Review: Film Hawk

Film Hawk, a documentary directed by JJ Garvine and Tai Parquet, opens with indie filmmaker Kevin Smith standing squarely in the middle of the frame. In direct address, Smith candidly recalls the first public exhibition of his now-lauded film Clerks: there were 12 people there, of whom 10 were his friends. Smith was broken, he couldn’t get of bed for weeks following that disappointment. “It’s all I had done for a year… I thought my life was over.”

The person who Smith accredits his success to is independent film ‘consultant’, and subject of the documentary, Bob Hawk. It’s likely that, to those of us who are outside the organs of the US independent film scene, Hawk’s name is a foreign one. And that is precisely the point of Film Hawk: to pay tribute to the often selfless, film-loving Bob Hawk – who played a part in launching the careers of Barbara Rick, David Seigel and Scott McGehee, Barbara Hammer, Edward Burns, Kimberley Reed, and of course, Kevin Smith.

Courtesy: Sundance Institute

In an early scene in the documentary, we are taken to a quaint, dimly-lit restaurant where Hawk is celebrating his 75th birthday. He is surrounded by the company of independent film directors, producers and writers, who unreservedly express their appreciation and fondness of Hawk. This is a particularly intimate moment in the documentary, of authentic insightfulness.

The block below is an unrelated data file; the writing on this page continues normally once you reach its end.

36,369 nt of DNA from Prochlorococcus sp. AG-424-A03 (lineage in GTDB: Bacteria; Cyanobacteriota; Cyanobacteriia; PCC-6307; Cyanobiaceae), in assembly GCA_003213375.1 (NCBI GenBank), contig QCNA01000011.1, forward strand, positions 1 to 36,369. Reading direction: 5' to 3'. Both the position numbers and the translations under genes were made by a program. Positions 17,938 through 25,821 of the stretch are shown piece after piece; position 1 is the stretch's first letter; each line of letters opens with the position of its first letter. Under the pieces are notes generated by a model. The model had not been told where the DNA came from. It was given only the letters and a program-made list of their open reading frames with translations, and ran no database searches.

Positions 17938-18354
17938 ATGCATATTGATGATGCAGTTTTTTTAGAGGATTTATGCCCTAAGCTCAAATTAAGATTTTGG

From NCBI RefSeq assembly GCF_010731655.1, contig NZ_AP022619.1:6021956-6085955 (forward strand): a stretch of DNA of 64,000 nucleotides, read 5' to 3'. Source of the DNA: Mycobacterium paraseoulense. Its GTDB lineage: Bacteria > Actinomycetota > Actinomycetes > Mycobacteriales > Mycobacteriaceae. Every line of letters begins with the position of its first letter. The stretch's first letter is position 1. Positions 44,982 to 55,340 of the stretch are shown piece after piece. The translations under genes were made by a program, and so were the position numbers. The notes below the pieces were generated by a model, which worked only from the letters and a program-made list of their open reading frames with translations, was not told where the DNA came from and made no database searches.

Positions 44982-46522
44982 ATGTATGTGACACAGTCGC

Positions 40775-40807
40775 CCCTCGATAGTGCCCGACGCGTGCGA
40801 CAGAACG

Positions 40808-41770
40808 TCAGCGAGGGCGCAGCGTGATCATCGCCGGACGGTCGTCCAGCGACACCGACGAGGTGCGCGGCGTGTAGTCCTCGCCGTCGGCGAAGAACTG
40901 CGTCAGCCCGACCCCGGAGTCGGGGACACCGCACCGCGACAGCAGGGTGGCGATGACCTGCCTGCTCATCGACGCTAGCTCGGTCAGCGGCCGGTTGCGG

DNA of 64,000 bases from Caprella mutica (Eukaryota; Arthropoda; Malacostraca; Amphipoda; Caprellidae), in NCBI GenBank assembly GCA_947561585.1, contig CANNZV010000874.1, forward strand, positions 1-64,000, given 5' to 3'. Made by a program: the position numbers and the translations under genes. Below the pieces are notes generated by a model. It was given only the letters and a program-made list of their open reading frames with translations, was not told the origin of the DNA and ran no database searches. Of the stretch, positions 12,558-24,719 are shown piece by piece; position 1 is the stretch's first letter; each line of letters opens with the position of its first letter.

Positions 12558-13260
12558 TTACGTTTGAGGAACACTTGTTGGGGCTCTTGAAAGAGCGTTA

The documentary mostly runs on the fuel of alternating threads of testimony to Hawk’s “encyclopaedic knowledge” and “genius” as a figure in the cinema, and of his personal history. Film Hawk pulls together myriad accounts of Hawk’s cinematic expertise, and the impact he has made on so many independent filmmakers. It also recalls Hawk’s life – his idiosyncracies, his childhood, his embrace of his homosexuality; and his battles with financial troubles and clinical depression.

Film Hawk always succeeds in endearing Hawk to us; and in establishing his important status within independent cinema. However, it struggles to penetrate his character, and thus fails to uncover the deep emotional pull that Film Hawk wishes to unleash. This is mostly due to the fact that the documentary often skims over pivotal events in his life, preferring to provide us with an overview than an intensive study. Moreover, the production values, or lack thereof, can detract from the documentary; as the sound production is sometimes lo-fi, and the film image of poor quality.

The scenes with Smith are undoubtedly the most memorable and emotionally resonant. Garvine and Parquet are evidently aware of this, as they bookend the documentary with Smith. The reason for this is that Smith is the most open with the documentarians, as he recalls Hawk’s impact on him with tears streaming down his face: “the reason I do what I do today… can all be traced to Bob Hawk.”

This is an admirable effort from Garvine and Parquet, who do their best to make Film Hawk a love letter to a man who has helped independent cinema prosper. One can only hope it reaches audiences outside of this niche, but that is hardly a sure thing.

3.5/5 stars.

Film Hawk is showing at the Melbourne Documentary Film Festival on 11 July at 6:30. Tickets can be purchased at:

Nick Bugeja

The author Nick Bugeja

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